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338 posts

Ultimate Geek
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Topic # 248235 15-Mar-2019 19:45
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IRD says
Sometimes employers pay cash allowances to an employee for travel between home and work.
A cash allowance paid to an employee for travel between home and work is tax-free if:
- the amount paid reimburses an employee's additional transport costs, and
- has no adequate public transport system that serves the workplace.

 

This applies to us we have no public transport available.. and its 75km away

 

Re-embursement can be
- mileage rate
- Actual Costs Eg cost of petrol + 4 tires per year?

Official IRD Mileage rate can be
- First 55km/day @ $0.76/km
- Subsequent Kms @ $0.26/km

So a 150km round trip , this would calculate as
- 55 x 0.76 + 95 x 0.26
- $66/per day (first $5/day is taxable)
- $17000 pa

I currently get given $2500,
I car pool with 2 others, who will also get $2500 as an allowance, so only $7500..  far cry from IRD $17000
even if the car was full, only $10000 would be accumulated

I would prefer these options be considered by my company
- driver only of carpool given full IRD rate of $66/day to bring in upto 4-5 people per day depending on car size
- make a company car/van available for transport of staff, which maybe cheaper than carpool cost.

 

There is some argument that Company can't give us company pool car to use as to take 4 employees home as FBT applies.. I disagree.. does anyone have a definitive answer?

 

Surely if IRD allows $66/per day to be paid tax free, then they could allow a work car to be used?


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655 posts

Ultimate Geek
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  Reply # 2199041 15-Mar-2019 19:54
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The IRD advice relates to how much the company can deduct as expenses, and how much you can receive before FBT applies.

 

How much over / under that is between you and the company.

 

IRD also accept rates provided by the AA which a more dependant on the Make/Model of your vehicle.

 

There's no legal reason they can't provide a pool car however someone will likely have to pay the FBT - it's a company decision.

 

Although there are certain exemptions for vehicles (contractually) only available to be driven for work purposes...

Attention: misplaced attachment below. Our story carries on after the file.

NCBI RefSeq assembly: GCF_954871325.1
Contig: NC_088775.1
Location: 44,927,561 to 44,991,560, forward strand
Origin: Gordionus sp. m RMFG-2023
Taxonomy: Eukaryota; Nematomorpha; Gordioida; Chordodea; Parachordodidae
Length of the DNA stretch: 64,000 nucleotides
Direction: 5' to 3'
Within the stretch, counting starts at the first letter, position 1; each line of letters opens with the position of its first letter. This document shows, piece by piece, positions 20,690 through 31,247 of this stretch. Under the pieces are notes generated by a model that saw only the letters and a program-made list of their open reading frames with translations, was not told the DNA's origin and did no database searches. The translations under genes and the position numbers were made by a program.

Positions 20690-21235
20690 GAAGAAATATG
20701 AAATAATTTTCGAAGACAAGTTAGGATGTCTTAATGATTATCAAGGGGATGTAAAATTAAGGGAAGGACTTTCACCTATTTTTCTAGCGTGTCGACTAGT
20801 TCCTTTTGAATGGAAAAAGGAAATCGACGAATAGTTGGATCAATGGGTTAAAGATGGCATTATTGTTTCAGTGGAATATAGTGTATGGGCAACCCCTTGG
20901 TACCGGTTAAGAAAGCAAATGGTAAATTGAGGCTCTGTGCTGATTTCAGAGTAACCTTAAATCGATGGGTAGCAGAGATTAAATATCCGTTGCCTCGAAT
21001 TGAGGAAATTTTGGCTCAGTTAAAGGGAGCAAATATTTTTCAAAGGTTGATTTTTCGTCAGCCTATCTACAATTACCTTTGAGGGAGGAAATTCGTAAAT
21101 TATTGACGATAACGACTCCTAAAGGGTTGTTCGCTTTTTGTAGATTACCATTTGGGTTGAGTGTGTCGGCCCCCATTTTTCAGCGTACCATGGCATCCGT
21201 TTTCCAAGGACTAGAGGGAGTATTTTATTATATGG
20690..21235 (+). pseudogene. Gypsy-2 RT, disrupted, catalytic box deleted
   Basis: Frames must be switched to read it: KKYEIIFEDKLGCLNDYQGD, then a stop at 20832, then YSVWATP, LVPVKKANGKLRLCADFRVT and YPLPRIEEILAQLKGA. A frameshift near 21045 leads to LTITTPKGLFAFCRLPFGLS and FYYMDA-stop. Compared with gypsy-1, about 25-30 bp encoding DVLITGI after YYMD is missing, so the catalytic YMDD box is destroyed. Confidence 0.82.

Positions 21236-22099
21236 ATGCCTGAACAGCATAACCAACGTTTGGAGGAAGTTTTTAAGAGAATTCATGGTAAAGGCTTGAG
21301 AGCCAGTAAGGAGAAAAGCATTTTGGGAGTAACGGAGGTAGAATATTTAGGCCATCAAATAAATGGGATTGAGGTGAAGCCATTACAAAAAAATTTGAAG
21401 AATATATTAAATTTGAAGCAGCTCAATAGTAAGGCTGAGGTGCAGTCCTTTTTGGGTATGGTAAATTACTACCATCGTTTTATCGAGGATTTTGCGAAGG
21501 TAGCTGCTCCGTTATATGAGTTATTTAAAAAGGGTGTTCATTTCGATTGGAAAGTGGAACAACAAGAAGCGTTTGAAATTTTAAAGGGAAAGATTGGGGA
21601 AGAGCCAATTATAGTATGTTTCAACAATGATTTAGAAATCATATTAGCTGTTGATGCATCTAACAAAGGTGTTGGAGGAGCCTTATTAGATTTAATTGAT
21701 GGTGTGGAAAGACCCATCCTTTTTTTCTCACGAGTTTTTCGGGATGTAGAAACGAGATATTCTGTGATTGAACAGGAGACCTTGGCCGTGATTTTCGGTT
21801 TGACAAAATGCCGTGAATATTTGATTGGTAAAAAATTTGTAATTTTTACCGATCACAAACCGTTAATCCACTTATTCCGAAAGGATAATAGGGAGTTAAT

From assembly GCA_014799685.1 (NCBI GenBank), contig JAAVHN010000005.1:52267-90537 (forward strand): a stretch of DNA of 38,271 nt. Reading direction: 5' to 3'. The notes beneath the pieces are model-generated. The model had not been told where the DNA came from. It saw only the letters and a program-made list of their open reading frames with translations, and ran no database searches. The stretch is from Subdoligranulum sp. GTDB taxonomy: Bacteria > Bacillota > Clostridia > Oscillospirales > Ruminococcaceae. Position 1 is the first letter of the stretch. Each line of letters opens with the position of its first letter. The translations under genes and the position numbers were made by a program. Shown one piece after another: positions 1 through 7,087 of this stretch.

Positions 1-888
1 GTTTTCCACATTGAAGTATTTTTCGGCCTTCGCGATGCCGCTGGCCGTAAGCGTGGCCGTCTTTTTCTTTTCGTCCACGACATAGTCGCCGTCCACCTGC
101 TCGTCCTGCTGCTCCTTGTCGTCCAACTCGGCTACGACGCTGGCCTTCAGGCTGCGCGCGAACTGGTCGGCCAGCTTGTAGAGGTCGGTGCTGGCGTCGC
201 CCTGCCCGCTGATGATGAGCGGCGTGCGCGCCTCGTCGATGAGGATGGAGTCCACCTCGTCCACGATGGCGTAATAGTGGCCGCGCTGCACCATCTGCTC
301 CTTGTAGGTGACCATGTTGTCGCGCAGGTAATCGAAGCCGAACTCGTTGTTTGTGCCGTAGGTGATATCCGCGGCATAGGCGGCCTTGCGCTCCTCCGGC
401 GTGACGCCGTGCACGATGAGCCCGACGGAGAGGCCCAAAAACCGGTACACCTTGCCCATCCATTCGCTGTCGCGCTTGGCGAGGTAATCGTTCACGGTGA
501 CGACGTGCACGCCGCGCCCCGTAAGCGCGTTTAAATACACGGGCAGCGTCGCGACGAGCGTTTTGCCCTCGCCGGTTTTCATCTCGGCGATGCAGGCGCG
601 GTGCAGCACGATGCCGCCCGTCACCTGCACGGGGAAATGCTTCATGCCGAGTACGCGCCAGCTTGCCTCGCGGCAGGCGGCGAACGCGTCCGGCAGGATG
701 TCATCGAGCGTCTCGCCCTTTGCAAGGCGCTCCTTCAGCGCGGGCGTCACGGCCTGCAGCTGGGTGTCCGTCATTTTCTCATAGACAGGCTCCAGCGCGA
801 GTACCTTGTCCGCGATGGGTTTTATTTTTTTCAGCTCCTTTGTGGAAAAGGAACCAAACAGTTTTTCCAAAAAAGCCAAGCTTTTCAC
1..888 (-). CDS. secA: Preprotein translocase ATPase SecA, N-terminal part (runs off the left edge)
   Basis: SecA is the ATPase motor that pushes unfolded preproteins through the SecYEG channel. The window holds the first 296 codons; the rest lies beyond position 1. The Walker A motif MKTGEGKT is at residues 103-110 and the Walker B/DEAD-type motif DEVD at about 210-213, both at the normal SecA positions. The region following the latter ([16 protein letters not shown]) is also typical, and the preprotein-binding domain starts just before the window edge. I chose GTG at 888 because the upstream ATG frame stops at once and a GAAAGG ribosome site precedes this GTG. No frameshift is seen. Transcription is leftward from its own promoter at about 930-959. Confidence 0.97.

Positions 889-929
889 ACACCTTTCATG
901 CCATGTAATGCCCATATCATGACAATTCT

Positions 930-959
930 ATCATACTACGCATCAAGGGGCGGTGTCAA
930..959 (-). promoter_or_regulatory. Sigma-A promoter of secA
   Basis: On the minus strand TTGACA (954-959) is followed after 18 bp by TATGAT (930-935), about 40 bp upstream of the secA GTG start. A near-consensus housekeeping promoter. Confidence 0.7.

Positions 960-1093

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Uber Geek
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  Reply # 2199042 15-Mar-2019 19:55
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So, there are probably many things to consider here, the first of which is the fact that the company isn't typically obligated to reimburse you for your travel to your normal place of work.

My initial thoughts are that you are lucky to be getting anything.
Some more details about why/where you have to travel may change my mind.




Location: Dunedin

 
 
 
 




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Ultimate Geek
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  Reply # 2199045 15-Mar-2019 19:58
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I travel from Christchurch To Ashburton each day & return..

 

I just started the job and they offered me $2500 and offer others same 


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  Reply # 2199093 15-Mar-2019 20:05
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Either do the calculations on company vehicle deductions & FBT and present a case as to how it will be in the company's benefit...

 

Or see if the company will take you on as a contractor then claim your own travel deductions etc.


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  Reply # 2199096 15-Mar-2019 20:10
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So they made you an offer, which you accepted.

If that is the case, you have the option of trying to renegotiate, but they are under no obligation to change the deal.

I think what you have here is a life lesson in considering offers properly.




Location: Dunedin

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  Reply # 2199099 15-Mar-2019 20:12
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attewell:

 

I travel from Christchurch To Ashburton each day & return..

 

 

 

I just started the job and they offered me $2500 and offer others same 

 



If they offered you that and you accepted then that's on you. You knew the job was in Ashburton and chose to accept it. The company has no legal or moral obligation to compensate you in any way.

It's be a different story if they relocated to Ashburton when you were already employed but it doesn't sound like that is the case.


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  Reply # 2199123 15-Mar-2019 20:52
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As pointed out what IRD allow a company or contractor to claim means very little in the context of what you're claiming. FBT also needs to be factored into this in situations where it will apply.

 

No company needs to pay somebody for traveling, and if they offered you an amount and you accepted it I'm not too sure what the issue is.

 

 


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  Reply # 2199155 15-Mar-2019 21:32
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Alternatively come up with an independent secondary business idea justifying you driving from Christchurch to Ashburton each day...

 

i.e. deliver fresh cookie-time cookies to a local business daily or something.

 

Now you can deduct your all your travel as well as your home office, internet etc.

 

https://www.stuff.co.nz/business/money/93240365/budget-buster-how-the-selfemployed-can-pay-as-little-tax-as-possible

 

Obviously seek advice of an accountant to ensure you remain compliant...

 

 


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  Reply # 2199173 15-Mar-2019 21:51
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Since you carpool with 2 other employees. If all of you were to claim the full distance. The daily total distance being reimbursed would be 450Km per day. When in reality, only 150Km per day is actually being driven. My understanding is that mileage payments are solely to reimburse vehicle running costs, and are not intended to pay for anything else. In my opinion, claiming for more mileage than what you and your coworkers cars have actually traveled is a form of tax avoidance. Unless there is an exemption for carpooling.